Boyd’s experience is part of a growing problem. The Better Business Bureau (BBB) had already deemed employment scams the riskiest type of scam in 2018 and 2019. The onset of the coronavirus pandemic and the huge spike in unemployment that followed “has created a ‘perfect storm’ for scammers,” the BBB wrote in an April 2020 report, finding that the risk of job scams was continuing to trend upward.

What Are Job Scams?

Job scams are essentially fake job postings. Sometimes the scammer is trying to get access to your bank account or to steal a bank’s money, and other times they’re after your personal information.

“Employment scammers will typically conduct online interviews, provide employment forms that collect personally identifiable information, and ask the target to perform job duties before the scam is discovered,” says Sandra Guile, BBB spokesperson. The BBB’s survey of 10,670 U.S. and Canadian consumers reporting employment scams found that students and individuals ages 25 to 34 are more susceptible and likely to be victimized, while those ages 45 to 54 and 65+ report higher median dollar losses.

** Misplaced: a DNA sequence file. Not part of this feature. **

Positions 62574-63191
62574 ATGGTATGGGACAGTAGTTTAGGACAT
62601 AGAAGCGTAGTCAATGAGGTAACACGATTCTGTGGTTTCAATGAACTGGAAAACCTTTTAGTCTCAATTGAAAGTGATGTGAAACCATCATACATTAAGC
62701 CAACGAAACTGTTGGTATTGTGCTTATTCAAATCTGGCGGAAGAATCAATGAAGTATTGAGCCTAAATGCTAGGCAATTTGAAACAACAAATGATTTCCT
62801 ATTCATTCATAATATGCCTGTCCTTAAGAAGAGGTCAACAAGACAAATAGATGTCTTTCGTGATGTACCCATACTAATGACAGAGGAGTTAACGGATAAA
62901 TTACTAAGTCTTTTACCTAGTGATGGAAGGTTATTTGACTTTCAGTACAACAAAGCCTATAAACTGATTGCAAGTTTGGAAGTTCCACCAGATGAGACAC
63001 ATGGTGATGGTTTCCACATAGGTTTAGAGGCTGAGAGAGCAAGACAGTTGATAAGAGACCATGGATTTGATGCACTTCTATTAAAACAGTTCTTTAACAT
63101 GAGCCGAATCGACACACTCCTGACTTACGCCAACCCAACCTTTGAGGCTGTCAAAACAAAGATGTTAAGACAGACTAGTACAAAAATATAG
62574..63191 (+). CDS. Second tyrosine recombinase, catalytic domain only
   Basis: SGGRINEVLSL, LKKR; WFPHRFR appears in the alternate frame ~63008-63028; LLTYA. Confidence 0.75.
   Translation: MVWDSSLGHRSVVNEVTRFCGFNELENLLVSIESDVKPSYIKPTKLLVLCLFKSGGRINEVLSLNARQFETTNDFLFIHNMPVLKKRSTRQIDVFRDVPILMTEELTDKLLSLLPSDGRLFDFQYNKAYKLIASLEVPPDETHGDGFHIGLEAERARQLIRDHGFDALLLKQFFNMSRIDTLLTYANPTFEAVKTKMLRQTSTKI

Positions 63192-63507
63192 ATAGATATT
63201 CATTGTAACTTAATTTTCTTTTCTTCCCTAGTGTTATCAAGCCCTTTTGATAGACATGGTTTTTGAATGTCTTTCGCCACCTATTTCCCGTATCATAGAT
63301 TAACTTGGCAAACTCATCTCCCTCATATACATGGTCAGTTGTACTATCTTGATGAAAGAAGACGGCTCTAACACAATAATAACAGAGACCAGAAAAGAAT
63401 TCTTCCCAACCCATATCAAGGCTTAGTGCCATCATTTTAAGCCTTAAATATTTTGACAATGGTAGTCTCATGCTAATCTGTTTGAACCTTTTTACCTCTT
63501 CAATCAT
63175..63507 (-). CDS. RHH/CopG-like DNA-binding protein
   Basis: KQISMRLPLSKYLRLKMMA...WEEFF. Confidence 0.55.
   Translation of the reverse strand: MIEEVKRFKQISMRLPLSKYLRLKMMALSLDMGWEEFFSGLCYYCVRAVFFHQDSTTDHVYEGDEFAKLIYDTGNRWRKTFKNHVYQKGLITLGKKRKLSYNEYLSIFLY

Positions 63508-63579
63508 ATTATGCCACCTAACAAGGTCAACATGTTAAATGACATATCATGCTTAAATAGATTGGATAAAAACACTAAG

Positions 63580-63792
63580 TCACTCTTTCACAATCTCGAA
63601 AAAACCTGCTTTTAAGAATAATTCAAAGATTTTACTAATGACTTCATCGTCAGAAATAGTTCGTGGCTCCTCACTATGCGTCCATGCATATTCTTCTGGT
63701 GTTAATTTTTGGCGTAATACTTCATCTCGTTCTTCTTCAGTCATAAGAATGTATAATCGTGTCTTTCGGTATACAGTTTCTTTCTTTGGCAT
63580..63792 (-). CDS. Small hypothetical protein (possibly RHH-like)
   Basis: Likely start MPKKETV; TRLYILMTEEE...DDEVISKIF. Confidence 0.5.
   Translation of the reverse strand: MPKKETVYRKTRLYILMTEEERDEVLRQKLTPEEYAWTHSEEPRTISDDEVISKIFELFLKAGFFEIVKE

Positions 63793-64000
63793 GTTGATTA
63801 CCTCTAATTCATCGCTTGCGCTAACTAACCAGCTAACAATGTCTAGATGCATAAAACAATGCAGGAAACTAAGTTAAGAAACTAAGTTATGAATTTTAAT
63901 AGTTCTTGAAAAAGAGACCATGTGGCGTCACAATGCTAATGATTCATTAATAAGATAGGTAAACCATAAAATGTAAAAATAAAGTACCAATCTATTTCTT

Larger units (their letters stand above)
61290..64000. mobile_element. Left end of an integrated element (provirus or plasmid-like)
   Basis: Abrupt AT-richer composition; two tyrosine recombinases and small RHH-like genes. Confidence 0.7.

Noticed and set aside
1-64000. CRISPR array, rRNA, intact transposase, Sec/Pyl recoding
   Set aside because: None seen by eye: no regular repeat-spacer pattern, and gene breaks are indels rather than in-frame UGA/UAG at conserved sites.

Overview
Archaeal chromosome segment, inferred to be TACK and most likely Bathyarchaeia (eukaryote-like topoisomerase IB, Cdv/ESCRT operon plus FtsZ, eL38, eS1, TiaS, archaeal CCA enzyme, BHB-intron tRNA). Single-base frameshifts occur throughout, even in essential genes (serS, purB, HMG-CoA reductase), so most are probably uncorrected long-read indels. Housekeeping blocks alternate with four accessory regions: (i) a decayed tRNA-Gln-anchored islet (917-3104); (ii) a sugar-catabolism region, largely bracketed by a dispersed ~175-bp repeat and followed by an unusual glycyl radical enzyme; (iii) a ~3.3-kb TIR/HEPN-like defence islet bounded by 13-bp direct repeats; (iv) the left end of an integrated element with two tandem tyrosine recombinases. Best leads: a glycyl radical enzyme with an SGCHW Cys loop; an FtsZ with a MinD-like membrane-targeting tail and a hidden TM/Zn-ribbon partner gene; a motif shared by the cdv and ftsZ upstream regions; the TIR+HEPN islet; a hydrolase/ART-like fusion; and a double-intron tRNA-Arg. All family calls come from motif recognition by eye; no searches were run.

“These scams are also often part-time, flexible jobs that fit within the growing gig economy,” Guile says. Unfortunately, it is very easy to set up a job scam for work-for-home jobs, says Mark Silverman, CEO of Amava, a member website that connects people with legitimate work-from-home jobs and volunteer opportunities. The increasing number of job scams has led his website to offer classes on how to spot a fake online job posting.

To protect yourself from job scams, you should know what some of the most common types of scams are, what warning signs to look for, what to do—and avoid—when job searching, and what steps to take if you think you’ve been a victim of a scam. (And if you’re looking for a new job, you can find thousands of open roles right here on The Muse—and none of them are scams.)